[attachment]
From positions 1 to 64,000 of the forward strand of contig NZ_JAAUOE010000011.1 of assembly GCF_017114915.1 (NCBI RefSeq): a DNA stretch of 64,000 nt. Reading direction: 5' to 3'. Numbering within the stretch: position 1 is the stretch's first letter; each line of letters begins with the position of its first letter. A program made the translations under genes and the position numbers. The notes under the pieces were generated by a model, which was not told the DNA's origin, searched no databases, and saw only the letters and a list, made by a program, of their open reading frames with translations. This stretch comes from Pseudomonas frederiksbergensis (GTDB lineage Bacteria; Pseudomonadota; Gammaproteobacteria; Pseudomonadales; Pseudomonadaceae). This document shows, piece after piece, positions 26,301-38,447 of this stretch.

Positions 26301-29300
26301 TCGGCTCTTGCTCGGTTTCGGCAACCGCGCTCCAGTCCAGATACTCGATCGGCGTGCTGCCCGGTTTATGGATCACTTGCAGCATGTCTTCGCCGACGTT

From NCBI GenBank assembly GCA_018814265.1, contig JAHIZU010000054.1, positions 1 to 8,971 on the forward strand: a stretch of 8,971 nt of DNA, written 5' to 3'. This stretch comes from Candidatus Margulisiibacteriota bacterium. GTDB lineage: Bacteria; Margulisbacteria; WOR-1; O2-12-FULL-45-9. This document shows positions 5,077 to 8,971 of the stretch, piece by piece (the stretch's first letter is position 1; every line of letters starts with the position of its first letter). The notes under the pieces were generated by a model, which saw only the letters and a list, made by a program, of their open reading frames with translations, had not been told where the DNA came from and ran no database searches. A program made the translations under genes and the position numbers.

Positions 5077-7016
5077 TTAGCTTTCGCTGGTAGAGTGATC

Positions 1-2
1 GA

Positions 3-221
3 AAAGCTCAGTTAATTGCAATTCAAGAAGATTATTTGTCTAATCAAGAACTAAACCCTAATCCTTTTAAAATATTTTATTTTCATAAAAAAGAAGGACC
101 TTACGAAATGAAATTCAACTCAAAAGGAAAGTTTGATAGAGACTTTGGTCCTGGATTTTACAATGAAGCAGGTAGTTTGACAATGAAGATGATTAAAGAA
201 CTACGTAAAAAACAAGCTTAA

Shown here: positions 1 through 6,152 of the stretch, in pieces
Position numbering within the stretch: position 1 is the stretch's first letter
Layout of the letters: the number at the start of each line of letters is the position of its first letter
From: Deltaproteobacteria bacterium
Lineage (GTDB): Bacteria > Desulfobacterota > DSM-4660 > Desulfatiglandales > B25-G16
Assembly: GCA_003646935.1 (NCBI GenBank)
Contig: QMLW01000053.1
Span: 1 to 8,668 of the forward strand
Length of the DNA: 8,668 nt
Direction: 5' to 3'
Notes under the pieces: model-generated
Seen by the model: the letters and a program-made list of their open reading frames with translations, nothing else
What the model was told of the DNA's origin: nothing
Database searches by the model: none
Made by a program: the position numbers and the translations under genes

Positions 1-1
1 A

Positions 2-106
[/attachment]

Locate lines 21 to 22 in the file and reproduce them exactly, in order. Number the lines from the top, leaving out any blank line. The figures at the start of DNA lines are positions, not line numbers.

Length of the DNA: 8,668 nt
Direction: 5' to 3'